Get some financial breathing space with debt consolidation
First published on January 31, 2020
What you might need to consider before consolidating you debt
The Australian Securities and Investments Commission (ASIC) has revealed Australians owe $45 billion in credit card debt nationwide, around 1.9 per cent of Australian consumers are struggling with credit card debt (According to ASIC’s newly-released review into credit card lending). One solution for dealing with debt is consolidation.
The concept of debt consolidation may sound scary but it can actually be a worthwhile financial solution for individuals dealing with multiple debts. In its most simplistic terms, debt consolidation means combining your outstanding debt and loans into one convenient loan, hopefully at a lower interest rate than you currently pay. Thus, enabling you to focus on one payment rather than several, allowing for more financial breathing space and may help you pay off debt sooner.
Before you consider looking into debt consolidation, there are some important tips to follow if you want to really get the most out of it.
- Remember you’re still in debt!
While debt consolidation makes it easier to manage your credit card and other repayments, this doesn't mean you're off the hook. You still owe money, it's just in one loan rather than several. This means the most important thing to remember with any consolidation scheme is that you're still in debt!
Just because you're credit card balances are all now on zero doesn't mean you should carry on using them. Something may need to change with your spending habits or you may to run into similar financial trouble in the future. Look at what you can cut back on and what's not working, and work out an action plan to pay off the debts that you've consolidated. It may help to speak to a financial planner if you're struggling to work out how to manage your money.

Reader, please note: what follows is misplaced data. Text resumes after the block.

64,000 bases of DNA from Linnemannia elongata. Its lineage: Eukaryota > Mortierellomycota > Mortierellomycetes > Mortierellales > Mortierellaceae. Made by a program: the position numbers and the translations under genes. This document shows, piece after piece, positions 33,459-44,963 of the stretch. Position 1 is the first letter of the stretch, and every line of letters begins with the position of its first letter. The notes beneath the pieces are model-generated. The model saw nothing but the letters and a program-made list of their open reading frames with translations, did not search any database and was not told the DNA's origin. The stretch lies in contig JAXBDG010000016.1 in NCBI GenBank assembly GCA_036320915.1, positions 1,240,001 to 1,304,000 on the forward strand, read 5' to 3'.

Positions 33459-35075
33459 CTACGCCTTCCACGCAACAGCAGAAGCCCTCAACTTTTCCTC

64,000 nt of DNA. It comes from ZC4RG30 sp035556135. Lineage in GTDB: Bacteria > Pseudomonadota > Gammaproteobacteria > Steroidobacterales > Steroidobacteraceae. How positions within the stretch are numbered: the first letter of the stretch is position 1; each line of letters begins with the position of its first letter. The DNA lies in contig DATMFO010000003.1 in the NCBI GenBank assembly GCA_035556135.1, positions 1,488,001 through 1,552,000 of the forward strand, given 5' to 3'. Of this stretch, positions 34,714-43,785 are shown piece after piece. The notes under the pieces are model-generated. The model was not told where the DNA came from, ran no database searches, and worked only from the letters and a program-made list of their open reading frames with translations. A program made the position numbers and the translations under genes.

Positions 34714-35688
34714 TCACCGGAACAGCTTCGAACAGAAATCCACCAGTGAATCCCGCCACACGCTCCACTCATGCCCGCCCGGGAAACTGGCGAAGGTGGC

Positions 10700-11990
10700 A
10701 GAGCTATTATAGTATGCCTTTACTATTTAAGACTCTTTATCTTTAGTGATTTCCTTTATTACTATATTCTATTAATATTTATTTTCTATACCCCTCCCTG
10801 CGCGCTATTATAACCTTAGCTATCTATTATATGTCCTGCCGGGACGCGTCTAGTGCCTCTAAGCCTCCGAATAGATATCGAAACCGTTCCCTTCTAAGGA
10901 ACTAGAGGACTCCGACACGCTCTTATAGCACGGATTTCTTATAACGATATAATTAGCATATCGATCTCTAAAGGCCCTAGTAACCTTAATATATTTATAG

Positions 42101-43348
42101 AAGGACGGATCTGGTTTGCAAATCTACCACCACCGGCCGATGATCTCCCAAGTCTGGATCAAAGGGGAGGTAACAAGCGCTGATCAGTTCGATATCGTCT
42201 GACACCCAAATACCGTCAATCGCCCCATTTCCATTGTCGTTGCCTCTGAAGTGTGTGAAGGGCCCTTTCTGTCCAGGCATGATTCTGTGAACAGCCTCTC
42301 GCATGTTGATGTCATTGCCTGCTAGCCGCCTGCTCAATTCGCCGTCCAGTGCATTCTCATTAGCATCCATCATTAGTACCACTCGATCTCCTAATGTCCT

- Choose which debt to consolidate
Most of your debts will have varying interest rates, and normally its best only to consolidate those with high interest rate payments. If you were to include, for example, your car loan, you might be paying higher interest rates under your debt consolidation loan than you were under your car loan. It's best to carefully review the interest rates and other payments you're making on your current debts, and make sure that you're still going to be better off under your new repayment scheme.
- Do your research and be aware of fees and commission
The best debt consolidation plans come from being proactive. Shop around to find the best interest rate, and call your creditors to see whether you can renegotiate the terms of your current repayment. If you’re facing financial hardship due to extenuating circumstances, for instance you’ve fallen ill or lost your job, they’re usually willing to help.
- Always read the small print
Be aware of all fees and commissions you will have to pay and make sure you understand the terms and conditions of your loan, including the interest rate, loan term, minimum repayment amount and what happens if you fall behind on your repayments.
Whatever the debt consolidation plan you choose, ensure it's still something you're able to pay back. There's no point merging all your repayments together if you're still going to find it difficult to manage.
If you follow the above tips and choose a debt consolidation plan that really works for you, it can be a great weight off your mind. You'll no longer have multiple different debts with varying interest rates - instead, you'll have one, easily manageable loan that you can chip away at month to month. For information about MyState's latest debt consolidation offers that may work for you, contact the team today or check out our debt consolidation page.